On the stroke of Midnight a press release was published on the Scottish Government website. Given it is Saturday, you could be forgiven for not seeing it. But the contents are worth looking at.
In it the headline ‘Funding to Restore Scotland’s iconic peatlands’. You can read it all in full here at this link.
It commits £22m this year towards restoration work. No small chunk of change, if you overlook the dramatic impact spending more would have on helping reduce emissions and enhance biodiversity for generations to come if more was forthcoming.
That may be unfair. There is a government commitment to restore 250,000 hectares of peatland as part of its climate commitments by 2030. But for those of us on the frontline the pace is still frighteningly slow, as welcome as this is.
This article from the Press and Journal gives a good insight into the importance of peatlands.
And this, by Severin Carrell in The Guardian, on how World Heritage Status for Scotland’s flow country could be a game-changer.
The Guardian also warn how climate tipping points could ‘topple like dominoes’ in a stark warning from scientists, painting a picture of just how vital it is to accelerate the pace of change for such projects.
New Zealand, for example, is living on borrowed time from today which makes it the 48th country to fall under the category, reports Scoop. Why? It has used all the natural resources for the year and moved into ‘overdraft’.
They don’t stand alone. According to The Global Footprint Network, the global annual Earth Overshoot Day will be reached by July 29 – around three weeks earlier than the previous year and in spite of the global shutdown.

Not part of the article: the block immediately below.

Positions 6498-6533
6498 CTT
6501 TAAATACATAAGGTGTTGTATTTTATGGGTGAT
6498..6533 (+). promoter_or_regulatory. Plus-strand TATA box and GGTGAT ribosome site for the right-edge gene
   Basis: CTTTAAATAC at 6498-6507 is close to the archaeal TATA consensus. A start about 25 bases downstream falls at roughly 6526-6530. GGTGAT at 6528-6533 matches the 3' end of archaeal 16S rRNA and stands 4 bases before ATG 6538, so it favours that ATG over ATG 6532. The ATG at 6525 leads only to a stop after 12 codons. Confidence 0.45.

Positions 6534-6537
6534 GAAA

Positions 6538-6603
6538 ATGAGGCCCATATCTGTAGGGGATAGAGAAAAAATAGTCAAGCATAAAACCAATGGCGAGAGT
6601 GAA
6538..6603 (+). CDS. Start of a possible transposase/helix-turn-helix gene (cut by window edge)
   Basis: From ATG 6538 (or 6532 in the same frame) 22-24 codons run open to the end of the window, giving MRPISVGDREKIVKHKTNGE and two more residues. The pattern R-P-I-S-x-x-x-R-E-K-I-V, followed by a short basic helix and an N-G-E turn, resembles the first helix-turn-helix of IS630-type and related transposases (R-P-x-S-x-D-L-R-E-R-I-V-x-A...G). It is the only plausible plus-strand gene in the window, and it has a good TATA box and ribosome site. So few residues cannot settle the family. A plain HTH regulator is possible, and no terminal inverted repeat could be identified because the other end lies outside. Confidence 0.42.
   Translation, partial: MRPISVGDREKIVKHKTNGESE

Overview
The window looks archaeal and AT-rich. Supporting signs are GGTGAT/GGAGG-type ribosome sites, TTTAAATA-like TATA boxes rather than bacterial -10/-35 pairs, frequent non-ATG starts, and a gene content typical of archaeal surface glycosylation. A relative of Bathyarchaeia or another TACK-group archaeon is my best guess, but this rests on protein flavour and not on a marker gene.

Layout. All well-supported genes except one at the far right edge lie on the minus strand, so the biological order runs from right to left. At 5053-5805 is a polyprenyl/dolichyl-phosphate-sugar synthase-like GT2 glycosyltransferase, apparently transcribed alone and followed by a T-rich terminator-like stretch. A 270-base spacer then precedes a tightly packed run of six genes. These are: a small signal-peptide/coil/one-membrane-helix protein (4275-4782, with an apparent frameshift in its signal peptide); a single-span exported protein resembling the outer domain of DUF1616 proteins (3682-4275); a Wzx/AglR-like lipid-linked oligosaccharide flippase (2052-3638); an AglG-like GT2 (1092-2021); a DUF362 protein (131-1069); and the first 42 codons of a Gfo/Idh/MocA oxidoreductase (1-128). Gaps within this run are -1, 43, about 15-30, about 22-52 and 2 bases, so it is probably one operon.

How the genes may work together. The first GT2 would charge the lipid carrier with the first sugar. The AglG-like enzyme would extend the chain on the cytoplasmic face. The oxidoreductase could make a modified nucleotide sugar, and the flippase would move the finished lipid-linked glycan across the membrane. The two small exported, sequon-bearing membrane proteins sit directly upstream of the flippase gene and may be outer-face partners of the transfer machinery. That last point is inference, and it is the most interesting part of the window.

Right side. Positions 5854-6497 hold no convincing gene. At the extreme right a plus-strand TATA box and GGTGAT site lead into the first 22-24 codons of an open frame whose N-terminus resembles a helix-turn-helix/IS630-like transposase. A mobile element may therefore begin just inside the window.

No surprise then that there is so much concern not just across the globe, but here in Scotland, that more needs to be done.
A group of organisations have come together to ask for legally binding targets to save nature in Scotland after a decrease in numbers of almost half on species numbers.
“If we don’t act now it may soon be too late to save some of our precious and iconic creatures and plants,” said Scottish Environmental Link’s chief officer Deborah Long.
Will the message get through? Well back to the Scottish Government again. It has launched a new advertising campaign to highlight the benefits of net zero, says the BBC.
“Scotland can show the rest of the world how it’s done – and ensure our people, businesses and communities are at the forefront of our new green economy,” new net zero, energy, and transport secretary Michael Matheson said.
It can. The question now is, will it?
WHAT WE ARE LISTENING TO
Local Zero podcast by Glasgow-based researchers Dr Rebecca Ford and Dr Matt Hannon from University of Strathclyde who started recording a year ago for the run up to COP26.
WHAT WE ARE WATCHING
THE WEEK AHEAD
Watch out for the second reading of The Environment Bill and a possible rebellion against a cut in the UK’s Foreign Aid budget at Westminster.